©1997 Dinty W. Moore; (P)1997 by Audio Renaissance Tapes, a division of CPU, Inc.
Moore goes to several different kinds of Buddhist retreats and monasteries and reports his experiences. He is skeptical but also really wanting to find meaning. The narrator is good, seems to fit the voice you'd expect of the possibly irritating personality of the author. I found the book worthwhile on several levels. Thought provoking due to the philosophy. But also very humorous. And fun because of the great variety of events he attends. After paying for attendance and travel to all kinds of places, he stumbles on a group in his hometown.
If this book sounds interesting to you, pick it and you won't find it to be a disappointment. I enjoyed it. If it sounds dumb, don't pick. I suspect many would not like this selection, might react "what rot".
I'm someone who's been exploring religion and Buddhism for a while, trying to understand my own spirituality. I enjoyed this read as I related to the author in a number of ways. It's a lighthearted easy short read (listen) and I can see myself listen to it again a few times over.
Journal of a man who finds Buddhism. Good book if you want a little information to get started on a long journey. It is short, interesting, and a quick listen.
As a novice to Buddhist ideas I found this book to be very accessible and enjoyable. Jack Hawkins seemed to have just the right pitch and feel for the material.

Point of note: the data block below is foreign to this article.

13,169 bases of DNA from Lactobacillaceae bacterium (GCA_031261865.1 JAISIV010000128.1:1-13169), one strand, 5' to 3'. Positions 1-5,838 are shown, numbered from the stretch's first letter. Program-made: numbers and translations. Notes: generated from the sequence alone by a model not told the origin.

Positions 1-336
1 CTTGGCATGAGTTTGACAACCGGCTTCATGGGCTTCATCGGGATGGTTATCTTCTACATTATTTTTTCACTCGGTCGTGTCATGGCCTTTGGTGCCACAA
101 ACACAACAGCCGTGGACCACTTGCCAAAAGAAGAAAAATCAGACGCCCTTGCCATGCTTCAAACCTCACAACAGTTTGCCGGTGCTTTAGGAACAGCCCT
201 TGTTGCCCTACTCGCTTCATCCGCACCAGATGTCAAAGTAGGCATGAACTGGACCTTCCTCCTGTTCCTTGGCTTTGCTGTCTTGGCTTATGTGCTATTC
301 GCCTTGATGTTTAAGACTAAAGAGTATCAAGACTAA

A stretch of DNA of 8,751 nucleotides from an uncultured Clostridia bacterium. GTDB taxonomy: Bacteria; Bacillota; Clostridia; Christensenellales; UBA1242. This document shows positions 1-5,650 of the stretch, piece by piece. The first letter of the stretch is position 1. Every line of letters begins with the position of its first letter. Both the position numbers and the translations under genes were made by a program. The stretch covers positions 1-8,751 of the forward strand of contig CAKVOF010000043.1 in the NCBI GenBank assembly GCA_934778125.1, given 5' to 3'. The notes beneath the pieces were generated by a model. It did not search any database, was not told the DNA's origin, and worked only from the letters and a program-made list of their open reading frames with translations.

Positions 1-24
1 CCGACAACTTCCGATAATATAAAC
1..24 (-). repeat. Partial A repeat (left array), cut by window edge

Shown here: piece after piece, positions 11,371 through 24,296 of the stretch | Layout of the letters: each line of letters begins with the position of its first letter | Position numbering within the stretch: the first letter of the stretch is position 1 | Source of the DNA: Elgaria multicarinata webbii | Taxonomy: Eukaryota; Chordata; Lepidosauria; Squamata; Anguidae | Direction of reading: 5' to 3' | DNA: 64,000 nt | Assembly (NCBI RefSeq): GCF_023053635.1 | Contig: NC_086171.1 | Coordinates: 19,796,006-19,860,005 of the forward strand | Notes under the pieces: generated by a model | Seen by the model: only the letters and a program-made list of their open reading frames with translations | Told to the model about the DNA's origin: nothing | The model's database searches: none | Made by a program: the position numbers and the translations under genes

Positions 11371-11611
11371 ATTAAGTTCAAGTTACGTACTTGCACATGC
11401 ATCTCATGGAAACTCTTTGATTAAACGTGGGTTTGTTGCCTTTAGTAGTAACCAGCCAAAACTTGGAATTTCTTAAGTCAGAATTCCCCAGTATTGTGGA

A complex individual, with many varying interests including; technology, music, family, sports, travel, truth and knowledge.
If I could sum up this book in three words, they would be funny, interesting and inspiring. The author's skeptical, yet sincere view is witty and entertaining. The subject matter is interesting and is presented in an organized and logical way. The book is inspiring, because it has lead me to also explore further some of the approaches presented here.
I really haven't read any books that would compared to it.
No, I haven't. I only had one gripe about his reading and that was for his gross mispronunciation of "Yuengling", when referencing Yuengling beer in the story. Thank goodness it only occurred once.
Yes, many laughs. Nothing to cry about, though.
Having known the author personally for many years, I just find it to be a shame that he himself didn't narrate the book. His inflection and wit would have come across much stronger, had it been his own performance. But, for most other people that wouldn't matter at all.
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